The Standard Model of particle physics is also insufficient when it comes to explaining the early history of the Universe, when it was hot and dense. The evidence is now very strong that the history began with an era of accelerating expansion, called inflation. We are experts on inflation and its consequences. Inflation makes the Universe featureless, except for tiny quantum fluctuations that cause the density of matter and energy in the Universe to vary with position. These initially small variations grow to become observable effects. One effect is the formation of the billions of galaxies that populate the night sky. Another is to leave a tiny imprint on the cosmic microwave background radiation (CMB), a faint hum of microwave radiation in which the Universe is bathed. The CMB is being studied in exquisite detail by the Planck satellite, which was launched in 2009. We are at the forefront of interpreting the Planck data in the hope of pinning down which of the various theories of the early universe are ruled out and which remain viable. The deficiencies of the Standard Model extend still further for it does not explain the amount nor even the existence of ordinary matter. Our scientists will use this to constrain possible physics beyond the Standard Model and to do that they need to master the dynamics of the Universe shortly after the end of inflation. Last but not least, we hope to understand better the mysterious "Dark Energy" that drives the current and future acceleration of the Universe: one possibility is that it is because Einstein's theory of gravity is not quite right and that is something we will explore.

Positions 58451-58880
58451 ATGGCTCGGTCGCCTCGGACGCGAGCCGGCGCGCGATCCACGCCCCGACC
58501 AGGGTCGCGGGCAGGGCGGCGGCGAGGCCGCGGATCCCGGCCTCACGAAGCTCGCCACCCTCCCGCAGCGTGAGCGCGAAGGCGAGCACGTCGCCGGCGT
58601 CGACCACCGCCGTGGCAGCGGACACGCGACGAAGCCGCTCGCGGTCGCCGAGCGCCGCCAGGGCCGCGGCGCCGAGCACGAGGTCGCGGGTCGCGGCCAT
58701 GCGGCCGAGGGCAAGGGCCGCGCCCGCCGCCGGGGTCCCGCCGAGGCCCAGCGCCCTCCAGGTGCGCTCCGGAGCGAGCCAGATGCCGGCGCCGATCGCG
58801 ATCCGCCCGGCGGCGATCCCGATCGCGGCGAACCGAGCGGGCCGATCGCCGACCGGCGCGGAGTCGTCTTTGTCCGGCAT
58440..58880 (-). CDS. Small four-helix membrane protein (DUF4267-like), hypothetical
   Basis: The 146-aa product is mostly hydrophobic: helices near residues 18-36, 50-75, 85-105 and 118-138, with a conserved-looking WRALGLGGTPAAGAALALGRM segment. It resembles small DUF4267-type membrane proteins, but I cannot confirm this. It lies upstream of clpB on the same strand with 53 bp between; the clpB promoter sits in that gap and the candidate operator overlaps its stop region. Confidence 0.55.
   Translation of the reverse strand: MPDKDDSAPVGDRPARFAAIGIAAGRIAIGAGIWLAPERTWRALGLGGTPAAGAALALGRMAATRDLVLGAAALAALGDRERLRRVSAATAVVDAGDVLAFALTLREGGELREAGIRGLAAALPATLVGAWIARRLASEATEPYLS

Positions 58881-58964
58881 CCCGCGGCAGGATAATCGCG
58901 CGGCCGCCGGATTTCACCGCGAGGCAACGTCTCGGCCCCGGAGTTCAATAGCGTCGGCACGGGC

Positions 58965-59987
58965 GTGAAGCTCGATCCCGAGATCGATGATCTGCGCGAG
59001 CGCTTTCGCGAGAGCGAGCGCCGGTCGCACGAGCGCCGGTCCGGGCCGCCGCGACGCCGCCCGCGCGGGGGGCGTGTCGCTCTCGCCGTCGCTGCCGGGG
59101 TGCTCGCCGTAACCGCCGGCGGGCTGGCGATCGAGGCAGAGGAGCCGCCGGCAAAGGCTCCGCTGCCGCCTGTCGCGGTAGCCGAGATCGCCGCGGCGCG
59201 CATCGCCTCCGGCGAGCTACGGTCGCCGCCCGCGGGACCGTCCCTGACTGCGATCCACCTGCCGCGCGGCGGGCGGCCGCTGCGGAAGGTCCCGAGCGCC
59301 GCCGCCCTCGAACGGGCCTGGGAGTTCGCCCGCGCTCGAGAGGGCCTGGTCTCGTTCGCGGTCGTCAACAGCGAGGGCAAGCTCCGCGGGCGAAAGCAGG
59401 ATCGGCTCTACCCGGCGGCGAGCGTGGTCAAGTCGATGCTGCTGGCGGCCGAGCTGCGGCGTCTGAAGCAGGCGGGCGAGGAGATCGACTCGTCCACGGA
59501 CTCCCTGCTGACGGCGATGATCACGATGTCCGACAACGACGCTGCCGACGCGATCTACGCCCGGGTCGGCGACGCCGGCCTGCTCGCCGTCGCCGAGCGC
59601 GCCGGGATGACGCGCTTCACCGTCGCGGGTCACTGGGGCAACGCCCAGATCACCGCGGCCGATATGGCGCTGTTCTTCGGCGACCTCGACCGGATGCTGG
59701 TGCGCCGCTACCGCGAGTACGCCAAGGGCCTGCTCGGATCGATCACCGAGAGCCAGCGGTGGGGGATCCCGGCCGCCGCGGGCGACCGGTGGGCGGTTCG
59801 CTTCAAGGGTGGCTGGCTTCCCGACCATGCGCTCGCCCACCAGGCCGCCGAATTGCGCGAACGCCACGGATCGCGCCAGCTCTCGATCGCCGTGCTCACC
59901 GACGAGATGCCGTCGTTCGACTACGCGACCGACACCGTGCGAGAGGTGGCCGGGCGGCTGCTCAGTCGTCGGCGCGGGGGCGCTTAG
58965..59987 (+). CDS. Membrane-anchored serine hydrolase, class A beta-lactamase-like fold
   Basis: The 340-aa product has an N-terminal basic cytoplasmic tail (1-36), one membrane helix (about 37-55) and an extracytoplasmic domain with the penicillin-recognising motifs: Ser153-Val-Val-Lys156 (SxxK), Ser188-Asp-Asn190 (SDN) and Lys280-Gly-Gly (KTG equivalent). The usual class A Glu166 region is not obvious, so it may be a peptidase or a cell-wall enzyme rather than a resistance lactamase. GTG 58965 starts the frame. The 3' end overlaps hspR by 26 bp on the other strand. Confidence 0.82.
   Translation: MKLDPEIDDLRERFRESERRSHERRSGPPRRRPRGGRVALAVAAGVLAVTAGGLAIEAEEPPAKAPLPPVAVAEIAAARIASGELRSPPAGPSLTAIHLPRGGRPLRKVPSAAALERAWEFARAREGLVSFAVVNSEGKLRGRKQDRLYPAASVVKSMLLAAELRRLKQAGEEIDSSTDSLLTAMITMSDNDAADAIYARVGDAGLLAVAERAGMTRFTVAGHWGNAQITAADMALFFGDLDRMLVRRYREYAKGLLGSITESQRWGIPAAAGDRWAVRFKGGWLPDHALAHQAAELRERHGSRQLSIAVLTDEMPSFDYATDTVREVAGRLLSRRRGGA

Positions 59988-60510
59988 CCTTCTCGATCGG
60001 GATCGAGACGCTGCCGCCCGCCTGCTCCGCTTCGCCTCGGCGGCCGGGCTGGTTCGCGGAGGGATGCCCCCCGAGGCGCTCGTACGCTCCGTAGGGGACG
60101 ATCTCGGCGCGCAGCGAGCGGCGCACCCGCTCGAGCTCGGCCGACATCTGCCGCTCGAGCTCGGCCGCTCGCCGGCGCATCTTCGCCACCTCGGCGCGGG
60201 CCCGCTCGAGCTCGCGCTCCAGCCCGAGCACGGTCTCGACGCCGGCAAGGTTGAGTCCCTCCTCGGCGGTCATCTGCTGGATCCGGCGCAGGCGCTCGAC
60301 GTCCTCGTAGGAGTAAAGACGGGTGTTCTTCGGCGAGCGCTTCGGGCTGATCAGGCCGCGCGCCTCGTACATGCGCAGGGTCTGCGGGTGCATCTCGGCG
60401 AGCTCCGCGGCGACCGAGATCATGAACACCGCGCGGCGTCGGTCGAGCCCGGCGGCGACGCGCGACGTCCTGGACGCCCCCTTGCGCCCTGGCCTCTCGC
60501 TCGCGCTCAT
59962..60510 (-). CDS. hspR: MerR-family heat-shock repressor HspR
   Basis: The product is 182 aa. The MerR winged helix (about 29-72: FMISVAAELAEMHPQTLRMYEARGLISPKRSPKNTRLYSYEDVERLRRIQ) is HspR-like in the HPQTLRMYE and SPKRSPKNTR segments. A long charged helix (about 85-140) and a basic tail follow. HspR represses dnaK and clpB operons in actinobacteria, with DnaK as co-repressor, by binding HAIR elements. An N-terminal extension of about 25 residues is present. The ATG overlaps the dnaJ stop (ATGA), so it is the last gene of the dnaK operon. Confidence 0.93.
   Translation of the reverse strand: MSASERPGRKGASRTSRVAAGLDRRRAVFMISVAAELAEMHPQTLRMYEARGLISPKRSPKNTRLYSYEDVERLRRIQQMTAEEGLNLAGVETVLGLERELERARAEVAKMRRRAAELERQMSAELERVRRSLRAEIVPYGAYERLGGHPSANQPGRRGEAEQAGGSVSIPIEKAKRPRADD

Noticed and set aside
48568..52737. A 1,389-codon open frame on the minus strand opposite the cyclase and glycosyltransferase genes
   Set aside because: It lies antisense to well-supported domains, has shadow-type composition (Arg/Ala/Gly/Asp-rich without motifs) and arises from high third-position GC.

The discovery at the LHC of a Higgs boson is a major milestone in our quest to understand the origin of mass. It is certainly not, however, the whole story. The LHC experiments are working hard to measure the properties of the particle they have discovered. They are also searching for new particles such as those predicted by supersymmetry. If supersymmetry is discovered then it offers the hope to explain the origin of the Dark Matter that makes up a large fraction of the material that is known to exist in the Universe. The scientists in our consortium will explore the theory of supersymmetry and dark matter. We will use data from experiments like the LHC to identify which of the many possible variants of supersymmetry are allowed by the data and to suggest new ways to explore those models in experiments. Any "new physics" produced at the LHC will be produced as a result of smashing two protons into each other, a very complicated environment, usually in association with "jets" of other particles. Members of our consortium will explore how we can make use of these jets to learn more about the associated new physics: the better we understand the environment in which new physics occurs, the more we are able to learn about the new physics itself. This is a complicated business that often necessitates computer simulations of particle collisions. Our members are experts in these simulations and have plans on how the make them more accurate, which is necessary if we are to make the most of the exciting data from the LHC.